After a lifetime of work his research publications and patents numbered over 360. His major works include a book Molecular Structure and Properties of Liquid Crystals published in 1962 (the first book on the subject to be published in English), the article detailing his most famous discovery of cyanobiphenyls 'New Family of Nematic Liquid Crystals for Displays' (with K. Harrison and J. Nash) published in 1973, 'A Liquid Crystal Mixture for Use in Smectic Liquid Crystal Display Devices' (with A. Mosley) published in 1976, 'Liquid Crystal Compounds Incorporating the trans-1, 4-Substituted Cyclohexane Ring System (with D. McDonnell)' published in 1979, 'The Synthesis and Transition Temperatures of Some 4,4"-dialkyl-and 4,4"-aldoxyalkyl-1,1': 4',1"-terphenyls with 2, 3 or 2', 3'-difluoro substituents and of their biphenyl analogues' (with M. Hird, D. Lacey and K. Toyne) published in 1989, and 'Synthesis and Properties of Some Novel Ferroelectric Materials-Hosts and Dopants' (with M. Hird, D. Lacey and K. Toyne) published in 1990, and the co-edited three volume Handbook of Liquid Crystals published by VCH.

Awards and Honours

His long career, characterised by dedication, hard work and innovation, was recognised by the award of various honours. As well as numerous honorary doctorates and memberships of scientific societies (including being made a member of the Royal Society), he was awarded a CBE in 1991, and was senior scientist when the Queen's Award for Technological Advancement was given on two occasions (once whilst at the University of Hull in 1979 and once whilst at Merck Ltd UK in 1992). He was also asked to be the Clifford Patterson Prize Lecturer by the Royal Society in 1985, was the Leverhulme Gold Medallist of the Royal Society in 1987, and was the Kyoto International Gold Medallist and Prize Laureate in Advances Technology in 1995. Local honours awarded to Professor Gray include an honorary doctorate from the University of Hull, presidency of Kingston Chemicals Ltd in 1999, and the naming of one of Hull Train's 2005 Class 222 'Pioneer' trains 'Professor George Gray'.

At the heart of an international liquid crystal community, he often came into contact with other leading specialists in the field. In addition to the group working at Hull throughout his long career, he included amongst his friends and colleagues such names as Professor S. Chandrasekhar, Professor G. Scherowsky, Professor E. Chiellini, Dr P. Cladis, Professor Harry Coles, Professor Alan Leadbetter, Professor Duncan Bruce, Professor Sven Lagerwall, and Professor Cyril Hilsum.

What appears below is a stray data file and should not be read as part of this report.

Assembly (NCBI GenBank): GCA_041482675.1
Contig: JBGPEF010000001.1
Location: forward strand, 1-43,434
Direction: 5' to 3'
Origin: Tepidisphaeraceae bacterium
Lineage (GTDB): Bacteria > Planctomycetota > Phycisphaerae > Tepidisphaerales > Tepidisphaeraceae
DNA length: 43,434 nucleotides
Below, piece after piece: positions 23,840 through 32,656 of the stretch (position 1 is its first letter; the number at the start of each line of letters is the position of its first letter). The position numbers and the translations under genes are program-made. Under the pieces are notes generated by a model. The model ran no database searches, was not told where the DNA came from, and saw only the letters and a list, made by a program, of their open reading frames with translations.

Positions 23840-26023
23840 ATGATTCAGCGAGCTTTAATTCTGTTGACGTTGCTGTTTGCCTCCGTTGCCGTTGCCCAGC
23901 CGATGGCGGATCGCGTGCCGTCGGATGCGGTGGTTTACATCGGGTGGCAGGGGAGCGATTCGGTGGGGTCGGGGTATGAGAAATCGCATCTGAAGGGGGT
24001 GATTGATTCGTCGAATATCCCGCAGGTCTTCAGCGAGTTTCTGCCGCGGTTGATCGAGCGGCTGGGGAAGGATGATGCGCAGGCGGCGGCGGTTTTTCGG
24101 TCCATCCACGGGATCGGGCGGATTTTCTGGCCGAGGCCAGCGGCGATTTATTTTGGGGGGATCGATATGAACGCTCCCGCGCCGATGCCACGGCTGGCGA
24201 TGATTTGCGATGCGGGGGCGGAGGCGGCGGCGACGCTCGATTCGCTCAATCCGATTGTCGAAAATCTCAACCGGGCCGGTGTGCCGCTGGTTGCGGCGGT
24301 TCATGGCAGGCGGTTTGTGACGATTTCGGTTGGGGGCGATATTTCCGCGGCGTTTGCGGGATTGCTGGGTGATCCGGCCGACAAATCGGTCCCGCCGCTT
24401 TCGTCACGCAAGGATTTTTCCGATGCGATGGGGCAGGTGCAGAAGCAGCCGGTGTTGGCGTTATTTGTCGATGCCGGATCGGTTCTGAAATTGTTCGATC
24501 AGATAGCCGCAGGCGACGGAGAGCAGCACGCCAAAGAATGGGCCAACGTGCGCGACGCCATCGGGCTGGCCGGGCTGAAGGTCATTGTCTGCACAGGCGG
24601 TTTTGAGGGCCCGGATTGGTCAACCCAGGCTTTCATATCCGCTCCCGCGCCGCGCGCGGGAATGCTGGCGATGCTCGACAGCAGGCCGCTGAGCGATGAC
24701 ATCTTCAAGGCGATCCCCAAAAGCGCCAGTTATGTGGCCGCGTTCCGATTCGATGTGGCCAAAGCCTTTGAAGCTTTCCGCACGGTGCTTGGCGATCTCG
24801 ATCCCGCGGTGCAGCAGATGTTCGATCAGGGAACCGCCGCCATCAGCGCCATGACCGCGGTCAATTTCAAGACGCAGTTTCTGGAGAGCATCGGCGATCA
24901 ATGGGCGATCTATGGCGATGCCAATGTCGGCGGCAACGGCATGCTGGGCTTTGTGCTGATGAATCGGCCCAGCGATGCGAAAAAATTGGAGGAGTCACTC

Personal Interests and Retirement

In his spare time his interests included gardening and philately (Victorian and Edwardian UK). After a long and successful career, supported by a loving wife and children, this well respected man died on 12 May 2013.


Papers, files and objects relating to the work of the Liquid Crystal Research Group at the University of Hull Chemistry Department. The group's work focused on research into liquid crystals, their synthesis, properties and industrial applications in the period 1950s-1990s. The group was responsible for the pioneering discovery of cyanobiphenyl liquid crystals in 1972 which allowed for the development of LCD technology. The core of the collection is composed of material from Professor George W. Gray as head of the group and his successor Professor John W. Goodby.

The collection contains correspondence, work books, PhD theses, teaching files, research files and reports, notes, correspondence, lecture acetates, article reprints, books, patents, photographs and slides, audio-visual material, and photomicroscopic artwork. In addition to the usual archival material there are also a small amount of objects in the collection including solid state chemical samples from the 1950s labelled by Gray in his early years at the University of Hull, microscopes and equipment used by Gray and Goodby, sample electronic products using LCD technology sent to Gray by industrial partners for demonstration purposes, the Queens Award for Technology shield awarded to the University for the groups research into liquid crystals in 1979, the first laptop used by the group, and a paper weight marking the 20th anniversary of a student conference series established by Professor Gray.